The central bank of Germany has re-started a severe debate that has been raging under the surface of Europe’s largest economy. The German population is an aging one, and the bank is now calling for retirement to be raised to 69. The lines have already been drawn, with economic analysts backing the idea and politicians, with an eye on forthcoming elections, coming out in opposition.

Vice-chancellor and Economy Minister, Sigmar Gabriel was one of the first voices of dissent. He called the idea ‘nuts,’ and said that average German workers would think so as well. The idea that has offended so many people was released as just one passage in the Bundesbank report. The report highlighted the fact that even though the economy and public pension figures were satisfactory, changes like retirement had to be carefully examined. The bank stated that it was essential for stability in the future of German Pensions that a framework is set up to increase the age gradually. The aim is to make it 69, by 2060.

Life expectancy in Germany is 83 for women and 78 for men at the moment, and this is continuing to go up with medical advances. The state of the nation at present means that even if Germans delay the age they claim their pension, they usually leave employment when they are 62. Because of this, about 20 years of pension shortfall will need to be financed, as the working population gets smaller and pensioners become a bigger group in the overall population.

The age 69 has been bandied around by banking financial experts since 2009. It has been highlighted again recently as an attempt by the bank to ‘contribute to the debate’ and try to get the German political elite to take a longer term view of the economy. It is expected that the whole issue of pensions and retirement will be a hard fought point by all of the main political parties. There are around 20 million retirees who are eligible to vote, so politicians will be hoping to get them onboard by debating a range of topics from, future pensions, to pension equalising payments between West and East Germany. These are major debating topics and politicians know that they cannot expect to win by telling the population that they have to work longer than they do now.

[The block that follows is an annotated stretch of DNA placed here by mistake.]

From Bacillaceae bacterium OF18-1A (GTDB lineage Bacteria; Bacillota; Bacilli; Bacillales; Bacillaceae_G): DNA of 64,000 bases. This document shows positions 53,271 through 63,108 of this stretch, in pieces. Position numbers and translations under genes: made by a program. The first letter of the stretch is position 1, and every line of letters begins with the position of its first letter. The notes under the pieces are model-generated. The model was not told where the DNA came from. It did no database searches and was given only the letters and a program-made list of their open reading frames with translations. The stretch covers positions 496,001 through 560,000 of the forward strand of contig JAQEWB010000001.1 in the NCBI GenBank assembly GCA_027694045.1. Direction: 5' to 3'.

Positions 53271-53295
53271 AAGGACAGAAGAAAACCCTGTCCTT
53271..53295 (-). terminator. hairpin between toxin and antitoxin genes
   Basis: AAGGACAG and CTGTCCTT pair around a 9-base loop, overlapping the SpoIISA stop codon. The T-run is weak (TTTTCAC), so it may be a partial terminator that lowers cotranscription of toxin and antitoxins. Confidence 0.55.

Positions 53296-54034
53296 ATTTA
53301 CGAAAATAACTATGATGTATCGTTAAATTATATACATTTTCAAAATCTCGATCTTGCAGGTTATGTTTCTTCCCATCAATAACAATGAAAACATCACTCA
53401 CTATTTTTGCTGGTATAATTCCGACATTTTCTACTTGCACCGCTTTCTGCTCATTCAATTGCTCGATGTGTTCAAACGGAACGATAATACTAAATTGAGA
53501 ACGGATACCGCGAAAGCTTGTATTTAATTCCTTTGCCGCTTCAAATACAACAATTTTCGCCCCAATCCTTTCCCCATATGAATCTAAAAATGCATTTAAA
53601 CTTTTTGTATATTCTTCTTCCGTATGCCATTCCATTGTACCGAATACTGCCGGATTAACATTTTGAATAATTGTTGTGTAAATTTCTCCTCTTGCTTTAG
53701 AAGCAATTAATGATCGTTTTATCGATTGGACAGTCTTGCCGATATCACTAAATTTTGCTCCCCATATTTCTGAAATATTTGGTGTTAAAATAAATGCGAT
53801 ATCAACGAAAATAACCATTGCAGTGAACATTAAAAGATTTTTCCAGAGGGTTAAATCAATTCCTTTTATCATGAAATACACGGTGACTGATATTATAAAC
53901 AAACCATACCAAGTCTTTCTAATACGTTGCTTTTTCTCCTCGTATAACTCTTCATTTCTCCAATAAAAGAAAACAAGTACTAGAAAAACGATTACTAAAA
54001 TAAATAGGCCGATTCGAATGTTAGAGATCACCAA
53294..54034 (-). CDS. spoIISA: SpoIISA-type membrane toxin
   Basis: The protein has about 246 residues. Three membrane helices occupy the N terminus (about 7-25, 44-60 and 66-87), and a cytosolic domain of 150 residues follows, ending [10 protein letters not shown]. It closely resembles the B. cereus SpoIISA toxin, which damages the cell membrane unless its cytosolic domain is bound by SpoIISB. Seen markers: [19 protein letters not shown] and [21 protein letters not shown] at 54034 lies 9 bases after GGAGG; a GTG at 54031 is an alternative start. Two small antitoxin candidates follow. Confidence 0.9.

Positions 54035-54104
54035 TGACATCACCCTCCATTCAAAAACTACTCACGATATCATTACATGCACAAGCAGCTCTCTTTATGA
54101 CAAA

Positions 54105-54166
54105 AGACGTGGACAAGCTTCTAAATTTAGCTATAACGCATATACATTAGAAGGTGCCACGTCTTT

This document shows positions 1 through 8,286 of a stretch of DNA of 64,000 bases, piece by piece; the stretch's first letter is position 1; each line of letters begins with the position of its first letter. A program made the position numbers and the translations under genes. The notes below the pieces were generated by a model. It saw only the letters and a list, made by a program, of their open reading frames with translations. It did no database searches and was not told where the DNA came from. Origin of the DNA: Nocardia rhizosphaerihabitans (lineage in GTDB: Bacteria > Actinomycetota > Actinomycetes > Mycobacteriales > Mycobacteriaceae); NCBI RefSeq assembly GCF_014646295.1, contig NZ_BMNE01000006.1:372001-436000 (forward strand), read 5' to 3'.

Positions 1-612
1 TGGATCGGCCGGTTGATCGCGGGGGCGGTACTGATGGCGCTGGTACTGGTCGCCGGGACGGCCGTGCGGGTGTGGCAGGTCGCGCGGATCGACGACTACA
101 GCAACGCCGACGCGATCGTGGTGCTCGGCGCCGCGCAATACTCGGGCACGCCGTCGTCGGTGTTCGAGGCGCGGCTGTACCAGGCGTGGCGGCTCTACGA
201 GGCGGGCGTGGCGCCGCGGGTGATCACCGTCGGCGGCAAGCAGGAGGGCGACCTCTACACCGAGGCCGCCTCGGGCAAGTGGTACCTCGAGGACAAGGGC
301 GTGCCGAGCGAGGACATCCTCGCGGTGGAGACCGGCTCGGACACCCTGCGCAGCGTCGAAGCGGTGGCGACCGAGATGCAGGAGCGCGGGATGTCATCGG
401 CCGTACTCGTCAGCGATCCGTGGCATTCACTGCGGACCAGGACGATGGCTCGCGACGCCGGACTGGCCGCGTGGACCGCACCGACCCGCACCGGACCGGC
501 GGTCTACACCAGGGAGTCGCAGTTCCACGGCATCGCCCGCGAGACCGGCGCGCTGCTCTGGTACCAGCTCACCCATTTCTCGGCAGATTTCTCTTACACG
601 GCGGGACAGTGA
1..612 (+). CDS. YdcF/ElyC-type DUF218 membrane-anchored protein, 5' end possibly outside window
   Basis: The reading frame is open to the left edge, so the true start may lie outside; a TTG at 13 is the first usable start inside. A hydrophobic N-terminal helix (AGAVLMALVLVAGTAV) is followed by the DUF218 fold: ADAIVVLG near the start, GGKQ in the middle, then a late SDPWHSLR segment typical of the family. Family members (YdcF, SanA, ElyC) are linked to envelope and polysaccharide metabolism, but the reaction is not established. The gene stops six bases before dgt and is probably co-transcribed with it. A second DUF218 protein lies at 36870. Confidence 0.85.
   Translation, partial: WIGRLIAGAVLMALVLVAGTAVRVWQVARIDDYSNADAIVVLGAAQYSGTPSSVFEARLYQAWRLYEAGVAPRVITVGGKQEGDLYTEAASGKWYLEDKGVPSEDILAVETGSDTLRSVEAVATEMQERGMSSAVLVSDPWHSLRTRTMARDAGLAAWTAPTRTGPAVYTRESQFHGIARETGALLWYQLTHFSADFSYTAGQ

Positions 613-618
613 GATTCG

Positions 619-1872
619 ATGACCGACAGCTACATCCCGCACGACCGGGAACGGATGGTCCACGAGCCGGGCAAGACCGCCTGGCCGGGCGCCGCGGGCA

The Social Democrats under Gabriel have already massively rejected any idea of rising retirement at all. The same can be said for the already under pressure Christian Democrats under Angela Merkel. The pension topic here is so sensitive that the debate has not even been raised. The party secretary has already stressed that 67 in the correct age.

At the other side of the spectrum, the economists not only backed the Bundesbank, but some even think that the figure should be higher. An economic think tank from Cologne stated that current levels could only be maintained if the retirement age went up to 73.

An economist at the Max Planck Institute, Axel Boersch-Supan, said that the retirement age should be linked to life expectancy. He also criticised the ‘fear’ that all German politicians had when it came to long-term pension planning, as the people affected would only be turning 20 at this moment.

The retirement issue is making a lot of people very uneasy in Germany, especially when linked with low-interest rates, which have seen long-term savings suffer because of the European Central Bank’s anti-saving expansionist policies.

The fact that the raising of the pension age is seen even by supporters as just the least damaging solution says it all about the German and European post ‘Euro ‘ economies.